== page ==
$$\xi(s) = s(s-1)\pi^{-s/2}\Gamma(s/2) \zeta(s)$$ $$\xi(s) = \xi(1-s)$$

thus $\Xi(s) = \xi(1/2+s) = \Xi(-s)$ is even, and furthermore it is an "entire and even Laplace transform" :

$$\Xi(s) = \int_{-\infty}^\infty e^{su} g(u) du$$

with : $$g(u) = \sum_{n=1}^\infty 2 \pi (3 n^2e^{5u/2}-2\pi n^4e^{9u/2})e^{-\pi n^2 e^{2u}}$$

my question is then :

  • Firstly, why these $\Xi(s)$ and $g(u)$ explicit formulas are so ugly ? do they have simpler forms (I'm not sure the Theta series version of wiki/Riemann_zeta_function is simpler) ?

  • What are the theorems that we know about entire and even Laplace transforms ?

  • I think $g(u)$ should be even itself, which is not obvious at all there. $g(u)$ should be also more than exponentially decreasing such that $\Xi(s)$ is holomorphic on the whole complex plane : $g(u) = \mathcal{O}(e^{-k|u|})$ for all $k$ (we can compare $g(u)$ with the derivatives of $\frac{1}{ e^{\scriptstyle e^u}-1}$).

  • $\Xi(s)$ is also special under the Riemann hypothesis because all its zeros are of real part $=0$. do we know many such entire and even Laplace transforms with all its zeros on the vertical line $\Re(s)=0$ ? one of those would be $2 \cosh(s) = \int e^{su} (\delta(u-1)+\delta(u+1))du$. but as you can see, $\delta(u-1)+\delta(u+1)$ is different from $g(u)$ because $g(u)$ is holomorphic :

  • $\Xi(s)$ is then special again because it is the Laplace transform of an holomorphic function. $\sqrt{\pi} e^{\textstyle s^2} = \int_{-\infty}^\infty e^{su} e^{-u^2}du$ is I guess the prototypal of such class of functions : "entire and even Laplace transforms of holomorphic functions". (but $\int_0^\infty e^{su} e^{-u^2}du$ wouldn't belong to that class because $e^{-u^2} 1_{u \ge 0}$ is discontinuous at $u = 0$).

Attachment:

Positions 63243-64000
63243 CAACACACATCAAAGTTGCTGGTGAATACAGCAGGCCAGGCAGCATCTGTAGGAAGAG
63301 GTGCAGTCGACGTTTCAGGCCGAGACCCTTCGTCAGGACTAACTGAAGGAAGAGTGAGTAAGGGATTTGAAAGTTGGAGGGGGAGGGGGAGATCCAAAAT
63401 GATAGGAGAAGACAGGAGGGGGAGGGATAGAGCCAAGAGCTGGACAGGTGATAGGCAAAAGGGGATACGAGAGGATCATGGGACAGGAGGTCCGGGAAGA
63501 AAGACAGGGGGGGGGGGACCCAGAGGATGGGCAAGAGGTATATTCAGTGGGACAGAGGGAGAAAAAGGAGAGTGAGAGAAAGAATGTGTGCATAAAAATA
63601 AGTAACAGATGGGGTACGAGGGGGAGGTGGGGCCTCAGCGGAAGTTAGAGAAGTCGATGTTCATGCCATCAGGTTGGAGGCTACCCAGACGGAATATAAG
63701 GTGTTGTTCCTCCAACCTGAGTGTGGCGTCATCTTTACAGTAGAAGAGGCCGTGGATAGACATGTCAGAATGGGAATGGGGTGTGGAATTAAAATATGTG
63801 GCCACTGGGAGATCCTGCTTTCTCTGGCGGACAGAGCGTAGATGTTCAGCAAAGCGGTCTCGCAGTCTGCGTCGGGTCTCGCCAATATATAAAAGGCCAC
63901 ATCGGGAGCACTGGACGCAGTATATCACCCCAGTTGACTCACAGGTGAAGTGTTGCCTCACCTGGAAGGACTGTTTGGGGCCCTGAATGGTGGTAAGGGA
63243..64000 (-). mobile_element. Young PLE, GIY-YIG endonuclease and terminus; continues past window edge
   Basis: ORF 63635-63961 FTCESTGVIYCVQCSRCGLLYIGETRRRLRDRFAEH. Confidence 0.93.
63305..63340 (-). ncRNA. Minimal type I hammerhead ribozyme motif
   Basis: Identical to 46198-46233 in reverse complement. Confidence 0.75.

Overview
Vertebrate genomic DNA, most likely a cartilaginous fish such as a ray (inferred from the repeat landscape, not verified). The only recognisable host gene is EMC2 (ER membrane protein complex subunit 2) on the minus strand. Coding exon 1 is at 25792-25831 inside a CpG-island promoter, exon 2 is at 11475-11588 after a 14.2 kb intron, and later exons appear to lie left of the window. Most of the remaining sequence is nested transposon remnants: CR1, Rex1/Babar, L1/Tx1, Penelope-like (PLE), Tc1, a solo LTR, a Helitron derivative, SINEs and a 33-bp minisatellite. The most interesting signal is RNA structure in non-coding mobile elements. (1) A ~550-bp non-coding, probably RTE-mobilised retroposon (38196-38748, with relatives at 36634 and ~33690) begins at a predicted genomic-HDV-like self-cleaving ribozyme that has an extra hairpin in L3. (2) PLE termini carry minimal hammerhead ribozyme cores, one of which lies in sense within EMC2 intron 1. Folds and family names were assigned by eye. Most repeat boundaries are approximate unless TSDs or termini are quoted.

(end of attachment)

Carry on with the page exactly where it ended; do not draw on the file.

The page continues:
$\Xi(s)$ is entire because it is a product of meromorphic functions, and the poles of $\Gamma(s/2)$ are cancelled by the zeros of $s \zeta(s)$, and $\zeta(s) (s-1)$ is entire. it is even because of the functionnal equation for zeta and the duplication and the complement formula for gamma. and it is a Laplace transform because it is a product of Laplace transforms :

$\pi^{-s/2} \Gamma(s/2) = \int_0^\infty y^{s-1} e^{-\pi y^2} dy$ $ s (s-1) \pi^{-s/2}\Gamma(s/2) = -2\pi(s-1)\int_0^\infty y^{s+1} e^{-\pi y^2} dy = 2 \pi \int_0^\infty y^{s-1} \frac{d}{dy} y^3 e^{-\pi y^2} dy$

and with $f(y) = \frac{d}{dy} y^3 e^{-\pi y^2} = (3y^2-2\pi y^4)e^{-\pi y^2}$ : $$\xi(s) = s (s-1) \pi^{-s/2} \Gamma(s/2) \zeta(s) = 2\pi \int_0^\infty y^{s-1} \sum_{n=1}^\infty f(ny) dy$$ which is of course a Laplace transform. $\Xi(s) = \xi(1/2+s) = 2\pi \int_{-\infty}^\infty e^{su} e^{u/2}\sum_{n=1}^\infty f(ne^u) du = \int_{-\infty}^\infty e^{su} g(u) du$ with $g(u) = 2\pi \sum_{n=1}^\infty e^{u/2} f(ne^u) = \sum_{n=1}^\infty 2 \pi (3 n^2e^{2u}-2\pi n^4e^{4u}) e^{u/2} e^{-\pi n^2 e^{2u}}$



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